Marie Louise Gonzaga

Marie Louise Gonzaga – second wife of King Wladyslaw IV Vasa (Credit: Justus van Egmont)

Much is known about the political affairs of Wladyslaw, but hardly anything is known about his private world with Jadwiszka. She was probably the closest anyone ever came to being his true soul mate. Perhaps her beauty, romance and grace eroded his legendary stubbornness. He was known to be self-centered and vain. This is not surprising since men who are in love with themselves often fall under the spell of beautiful women (unfortunately no pictures exist of Jadwiszka).  Maybe Jadwiszka acted as a reflection of his vanity. No one can say for sure. The only thing certain is that from the first time their eyes met that day in Rynok Square in Lviv, a fourteen year whirlwind of romance ensued. Fourteen years is a long time, but not long enough for those who are madly in love, yet unable to be together for extended periods. The periods of absence from each other may have served to further stoke the fires of passion or remind them how improbable their romance actually was. The fact that they were unable to be together on a consistent basis likely made them savor their intimate moments even more. In this case, absence made hearts grow closer.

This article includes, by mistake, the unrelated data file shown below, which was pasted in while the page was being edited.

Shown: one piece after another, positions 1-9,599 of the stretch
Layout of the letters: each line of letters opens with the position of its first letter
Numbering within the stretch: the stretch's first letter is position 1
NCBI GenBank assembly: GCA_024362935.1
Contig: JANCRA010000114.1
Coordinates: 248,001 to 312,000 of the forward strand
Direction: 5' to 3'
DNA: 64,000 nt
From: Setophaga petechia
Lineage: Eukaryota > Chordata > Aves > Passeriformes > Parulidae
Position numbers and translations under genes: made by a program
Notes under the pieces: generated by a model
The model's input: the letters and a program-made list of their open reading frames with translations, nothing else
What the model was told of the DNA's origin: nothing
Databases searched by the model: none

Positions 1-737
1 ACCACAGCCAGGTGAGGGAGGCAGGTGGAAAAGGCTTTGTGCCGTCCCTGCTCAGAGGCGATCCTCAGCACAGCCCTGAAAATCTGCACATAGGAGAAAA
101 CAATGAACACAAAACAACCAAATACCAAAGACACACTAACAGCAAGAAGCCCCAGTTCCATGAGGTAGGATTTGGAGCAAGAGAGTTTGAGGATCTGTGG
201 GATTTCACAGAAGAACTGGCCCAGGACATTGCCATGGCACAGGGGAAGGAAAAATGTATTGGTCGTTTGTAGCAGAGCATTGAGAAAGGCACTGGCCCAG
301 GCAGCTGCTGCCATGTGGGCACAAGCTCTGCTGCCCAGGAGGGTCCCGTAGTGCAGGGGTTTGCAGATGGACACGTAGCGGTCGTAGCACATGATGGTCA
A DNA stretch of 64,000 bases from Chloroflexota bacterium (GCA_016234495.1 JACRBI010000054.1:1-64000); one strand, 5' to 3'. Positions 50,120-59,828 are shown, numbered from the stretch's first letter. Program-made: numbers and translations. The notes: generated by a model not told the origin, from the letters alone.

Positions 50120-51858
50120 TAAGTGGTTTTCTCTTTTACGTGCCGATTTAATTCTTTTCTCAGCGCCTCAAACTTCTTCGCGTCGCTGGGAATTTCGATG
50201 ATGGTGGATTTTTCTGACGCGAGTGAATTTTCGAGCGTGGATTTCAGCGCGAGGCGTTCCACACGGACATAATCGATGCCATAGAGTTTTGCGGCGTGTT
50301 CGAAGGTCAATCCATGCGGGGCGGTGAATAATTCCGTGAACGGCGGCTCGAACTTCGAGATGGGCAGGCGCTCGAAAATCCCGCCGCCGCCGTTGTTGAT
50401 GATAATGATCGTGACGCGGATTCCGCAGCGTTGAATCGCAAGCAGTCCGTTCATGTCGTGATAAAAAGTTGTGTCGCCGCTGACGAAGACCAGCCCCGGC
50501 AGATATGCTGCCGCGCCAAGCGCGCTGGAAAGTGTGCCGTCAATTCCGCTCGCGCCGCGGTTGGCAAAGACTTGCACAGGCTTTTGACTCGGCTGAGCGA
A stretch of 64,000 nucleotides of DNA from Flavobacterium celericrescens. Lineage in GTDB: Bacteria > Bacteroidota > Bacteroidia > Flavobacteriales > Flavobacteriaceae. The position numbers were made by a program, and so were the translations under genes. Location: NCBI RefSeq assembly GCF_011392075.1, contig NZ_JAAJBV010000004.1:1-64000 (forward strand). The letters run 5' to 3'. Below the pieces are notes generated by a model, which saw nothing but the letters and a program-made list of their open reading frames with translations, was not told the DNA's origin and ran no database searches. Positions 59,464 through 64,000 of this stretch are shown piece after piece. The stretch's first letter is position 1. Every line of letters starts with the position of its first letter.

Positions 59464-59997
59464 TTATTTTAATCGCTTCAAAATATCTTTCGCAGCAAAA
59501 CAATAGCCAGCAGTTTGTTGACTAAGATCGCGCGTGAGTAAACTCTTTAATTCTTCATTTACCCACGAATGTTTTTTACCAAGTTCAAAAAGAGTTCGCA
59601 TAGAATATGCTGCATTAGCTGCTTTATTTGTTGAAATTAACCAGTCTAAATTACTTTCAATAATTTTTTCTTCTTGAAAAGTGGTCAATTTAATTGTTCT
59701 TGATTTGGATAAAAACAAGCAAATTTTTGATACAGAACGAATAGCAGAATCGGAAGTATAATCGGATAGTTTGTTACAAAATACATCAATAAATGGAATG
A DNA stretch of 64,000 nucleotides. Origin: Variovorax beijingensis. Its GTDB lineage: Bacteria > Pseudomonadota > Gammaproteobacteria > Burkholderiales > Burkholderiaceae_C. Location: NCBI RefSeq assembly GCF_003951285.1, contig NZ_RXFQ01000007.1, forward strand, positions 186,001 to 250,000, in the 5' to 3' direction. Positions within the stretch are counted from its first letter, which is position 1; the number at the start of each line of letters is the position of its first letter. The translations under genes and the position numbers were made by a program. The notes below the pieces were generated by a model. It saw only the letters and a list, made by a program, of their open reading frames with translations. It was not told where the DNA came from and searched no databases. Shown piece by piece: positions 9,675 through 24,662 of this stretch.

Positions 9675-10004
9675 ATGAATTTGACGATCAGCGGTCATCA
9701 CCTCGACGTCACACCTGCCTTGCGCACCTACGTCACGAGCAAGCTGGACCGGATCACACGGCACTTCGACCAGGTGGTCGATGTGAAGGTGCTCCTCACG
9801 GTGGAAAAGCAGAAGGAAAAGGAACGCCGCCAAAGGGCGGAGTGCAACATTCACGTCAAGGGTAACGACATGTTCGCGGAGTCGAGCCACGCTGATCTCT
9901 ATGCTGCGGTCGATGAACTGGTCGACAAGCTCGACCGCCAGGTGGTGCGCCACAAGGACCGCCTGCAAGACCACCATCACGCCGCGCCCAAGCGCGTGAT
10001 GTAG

Merkine mound in southern Lithuania

Merkine mound in southern Lithuania -site of the castle where King Wladyslaw IV Vasa died (Credit: Arz)

Love At Last Sight – To End As The Beginning
It is said that in the days prior to his death Wladyslaw was coherent. This gave him time to set his affairs in order. He would have had much to ponder regarding the royal line of succession and what would happen to his policies, peoples, castles and lands. All of this was of importance, as it pertains to the realm of high politics, but what about the realm of the romantic heart. This realm was where the King and Jadwiszka had lived together, away from the courtiers, arranged marriages and intrigues, away from all the whispering campaigns tried in vain to thwart their relationship. They had been able to overcome all of the petty political obstacles because theirs was a true, lasting romance.  This was the kind of love that changes a man and a woman irreparably, to the point where they cannot imagine the world before they knew one another or without each other. A romance that makes a clean break with the past and in the process creates a reality unto itself. This was not the story of a fairy tale. It was the story of two people destined to be together, to begin the wedding of their hearts at the very heart of a great city. And to end in a castle amid the woods of Lithuania, with the dying King looking at his beloved mistress for the last time, just like the first time in Lviv when the King saw that beautiful young woman looking at him.